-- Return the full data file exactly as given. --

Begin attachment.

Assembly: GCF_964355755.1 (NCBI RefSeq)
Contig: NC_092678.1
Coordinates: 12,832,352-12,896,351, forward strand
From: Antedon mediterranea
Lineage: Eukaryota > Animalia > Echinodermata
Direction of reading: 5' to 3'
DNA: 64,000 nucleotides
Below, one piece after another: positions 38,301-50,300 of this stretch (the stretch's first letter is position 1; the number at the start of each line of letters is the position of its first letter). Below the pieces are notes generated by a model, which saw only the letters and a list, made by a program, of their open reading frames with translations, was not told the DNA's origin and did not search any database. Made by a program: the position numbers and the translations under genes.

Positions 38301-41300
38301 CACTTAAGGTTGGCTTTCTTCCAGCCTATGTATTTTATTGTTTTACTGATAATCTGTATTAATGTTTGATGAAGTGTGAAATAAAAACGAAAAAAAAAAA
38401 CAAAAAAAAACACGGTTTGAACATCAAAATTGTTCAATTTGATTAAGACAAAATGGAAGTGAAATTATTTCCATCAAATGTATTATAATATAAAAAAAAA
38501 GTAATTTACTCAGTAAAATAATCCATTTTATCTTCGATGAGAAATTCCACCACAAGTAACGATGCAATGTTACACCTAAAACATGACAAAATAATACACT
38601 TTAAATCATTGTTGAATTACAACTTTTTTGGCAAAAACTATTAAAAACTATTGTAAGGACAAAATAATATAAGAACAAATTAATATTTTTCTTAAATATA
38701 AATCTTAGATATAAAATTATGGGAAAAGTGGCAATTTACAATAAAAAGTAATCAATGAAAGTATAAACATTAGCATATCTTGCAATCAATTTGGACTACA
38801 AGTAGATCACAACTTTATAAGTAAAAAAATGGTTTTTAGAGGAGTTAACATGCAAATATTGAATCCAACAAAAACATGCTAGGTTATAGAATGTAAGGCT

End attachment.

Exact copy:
Assembly: GCF_964355755.1 (NCBI RefSeq)
Contig: NC_092678.1
Coordinates: 12,832,352-12,896,351, forward strand
From: Antedon mediterranea
Lineage: Eukaryota > Animalia > Echinodermata
Direction of reading: 5' to 3'
DNA: 64,000 nucleotides
Below, one piece after another: positions 38,301-50,300 of this stretch (the stretch's first letter is position 1; the number at the start of each line of letters is the position of its first letter). Below the pieces are notes generated by a model, which saw only the letters and a list, made by a program, of their open reading frames with translations, was not told the DNA's origin and did not search any database. Made by a program: the position numbers and the translations under genes.

Positions 38301-41300
38301 CACTTAAGGTTGGCTTTCTTCCAGCCTATGTATTTTATTGTTTTACTGATAATCTGTATTAATGTTTGATGAAGTGTGAAATAAAAACGAAAAAAAAAAA
38401 CAAAAAAAAACACGGTTTGAACATCAAAATTGTTCAATTTGATTAAGACAAAATGGAAGTGAAATTATTTCCATCAAATGTATTATAATATAAAAAAAAA
38501 GTAATTTACTCAGTAAAATAATCCATTTTATCTTCGATGAGAAATTCCACCACAAGTAACGATGCAATGTTACACCTAAAACATGACAAAATAATACACT
38601 TTAAATCATTGTTGAATTACAACTTTTTTGGCAAAAACTATTAAAAACTATTGTAAGGACAAAATAATATAAGAACAAATTAATATTTTTCTTAAATATA
38701 AATCTTAGATATAAAATTATGGGAAAAGTGGCAATTTACAATAAAAAGTAATCAATGAAAGTATAAACATTAGCATATCTTGCAATCAATTTGGACTACA
38801 AGTAGATCACAACTTTATAAGTAAAAAAATGGTTTTTAGAGGAGTTAACATGCAAATATTGAATCCAACAAAAACATGCTAGGTTATAGAATGTAAGGCT